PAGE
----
Scientists of the FU Berlin, the Universidade Federal do Rio de Janeiro, and the MPQ develop a new certification method for photonic quantum simulators.
In the past 20 years, the development of devices that exploit the laws of quantum physics has made impressive progress. New quantum technologies promise a variety of exciting applications, for example in the field of quantum information processing or for the safe encoding of data. Hence, the commercial use of quantum devices has now become feasible. There is, however, a severe obstacle to overcome: the lack of practical tools for certifying the functionality of the devices. This prevents the transformation of complex laboratory set-ups into commercial products. Now, an international team of scientists has proposed a new certification method that applies to photonic devices in which light quanta serve as the carriers of quantum information.
This new method, developed by Prof. Dr. Jens Eisert (Freie Universität Berlin), Prof. Dr. Leandro Aolita (Universidade Federal do Rio de Janeiro), Dr. Christian Gogolin, postdoctoral scientist in the Theory Division at MPQ (Garching) and Research Fellow at ICFO (Barcelona), as well as Martin Kliesch (Freie Universität Berlin), is characterized by its high reliability and simplicity (Nature Communications, 18th November 2015, DOI 10.1038/NCOMMS9498). It is an important step towards exploiting the quantum mechanical behaviour of quantum many-body systems in a controlled way.
Quantum simulation as well as quantum cryptography has become increasingly important in the past years. The ultimate goal of all these efforts is a "general purpose computer," a device with the power to solve all kinds of different problems, and outperforming any classical computer in terms of speed. How to achieve this goal remains a question of active research at present. There is, however, a kind of intermediate stage that is now within reach: so-called quantum simulators. By making use of quantum effects, these devices can at least solve certain specific tasks that cannot be treated efficiently with classical methods. They are fast, but not universal.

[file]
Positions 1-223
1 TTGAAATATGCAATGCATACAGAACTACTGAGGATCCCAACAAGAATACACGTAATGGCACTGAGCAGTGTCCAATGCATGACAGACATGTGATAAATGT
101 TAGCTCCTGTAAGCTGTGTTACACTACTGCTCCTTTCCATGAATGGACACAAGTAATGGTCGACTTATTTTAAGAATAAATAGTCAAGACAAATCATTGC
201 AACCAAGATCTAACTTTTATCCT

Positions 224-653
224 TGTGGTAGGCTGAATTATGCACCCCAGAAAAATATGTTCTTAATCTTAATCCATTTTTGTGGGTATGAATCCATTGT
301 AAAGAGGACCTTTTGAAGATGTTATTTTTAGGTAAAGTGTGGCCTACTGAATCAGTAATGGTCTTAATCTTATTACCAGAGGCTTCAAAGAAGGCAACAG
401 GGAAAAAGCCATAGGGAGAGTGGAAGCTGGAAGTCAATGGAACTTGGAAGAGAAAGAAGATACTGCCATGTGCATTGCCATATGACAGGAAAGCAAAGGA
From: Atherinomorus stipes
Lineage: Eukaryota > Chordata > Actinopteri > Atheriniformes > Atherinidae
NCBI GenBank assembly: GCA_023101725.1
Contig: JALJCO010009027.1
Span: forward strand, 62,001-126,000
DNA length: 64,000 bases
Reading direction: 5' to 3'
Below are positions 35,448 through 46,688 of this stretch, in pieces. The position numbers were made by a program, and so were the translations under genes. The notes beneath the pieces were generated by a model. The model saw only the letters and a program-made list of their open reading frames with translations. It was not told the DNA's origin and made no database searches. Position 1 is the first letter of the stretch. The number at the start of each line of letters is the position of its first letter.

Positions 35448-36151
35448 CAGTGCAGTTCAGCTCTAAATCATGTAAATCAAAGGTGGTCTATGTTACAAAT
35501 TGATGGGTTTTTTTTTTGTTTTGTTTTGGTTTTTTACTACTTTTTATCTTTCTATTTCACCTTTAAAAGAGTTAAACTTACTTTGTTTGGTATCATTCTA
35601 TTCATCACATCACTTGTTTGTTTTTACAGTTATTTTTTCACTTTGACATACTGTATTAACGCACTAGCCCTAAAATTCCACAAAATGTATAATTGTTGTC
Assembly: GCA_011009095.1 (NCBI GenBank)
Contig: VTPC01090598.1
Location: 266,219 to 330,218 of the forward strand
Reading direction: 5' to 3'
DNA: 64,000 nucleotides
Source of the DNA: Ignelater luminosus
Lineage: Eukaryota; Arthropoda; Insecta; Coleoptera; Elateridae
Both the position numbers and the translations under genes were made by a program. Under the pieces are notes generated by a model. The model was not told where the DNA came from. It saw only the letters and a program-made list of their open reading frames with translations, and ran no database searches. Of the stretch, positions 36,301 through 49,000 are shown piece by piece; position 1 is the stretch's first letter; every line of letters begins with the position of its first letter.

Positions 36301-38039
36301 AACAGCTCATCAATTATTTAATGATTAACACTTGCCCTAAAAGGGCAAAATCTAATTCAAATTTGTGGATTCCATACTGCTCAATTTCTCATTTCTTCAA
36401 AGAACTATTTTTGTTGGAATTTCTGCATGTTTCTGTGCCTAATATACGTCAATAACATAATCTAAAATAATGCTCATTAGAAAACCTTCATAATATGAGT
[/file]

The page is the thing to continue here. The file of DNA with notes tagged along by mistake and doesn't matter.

Quantum optics represents a platform for the implementation of quantum simulators. Here the quantum mechanical properties of light quanta (so-called photons), such as entanglement and superposition, are being used. But how can one make sure that machines that rely on the use of microscopic particles work the way they are supposed to? "Certification is very difficult, in particular in case of non-universal quantum computers," Dr. Christian Gogolin explains. "This is, because quantum simulators are limited in their capability to perform calculations. So you cannot run any kind of certification program. Instead, the program has to be tailored according to the specific properties of the quantum simulator."
The problem of certification can be understood in terms of a game in which one very powerful player -- let's call him Merlin -- challenges a much less powerful opponent, let's call him Arthur. Merlin claims to be in possession of a quantum simulator, but Arthur is doubtful. He wants to have a proof that this is true, and that Merlin's quantum simulator is indeed capable of solving problems that exceed his (Arthur's) own abilities. The goal is to find a way for Arthur that allows him -- despite of his limited resources -- to check whether Merlin owns a functioning quantum simulator.
In their publication the scientists propose a test that offers this kind of certification for a variety of optical quantum simulators. For one, Arthur has to be able to detect and characterize single photons. Second, he has to use a classical computer in order to check Merlin's solutions and make sure that his quantum simulator delivers the correct values. After a calculable number of "rounds" in this game Arthur will know with a certainty of say 99.9 % whether Merlin is able to prepare a selected quantum state to a selected precision.
The experimental techniques that are available today provide a surprisingly large number of potential applications of quantum effects. That makes it all the more important to prove that the methods live up to their claims. "Up to now, most of the effort went into the realization of quantum technologies whereas certification received hardly any attention," Prof. Jens Eisert elaborates. "Now we have reached a point where this bottleneck hinders further experimental progress. The method we propose is rather simple, yet very reliable. Though it is tailored for optical devices, it also contributes to finding a general solution for the problem of certification."
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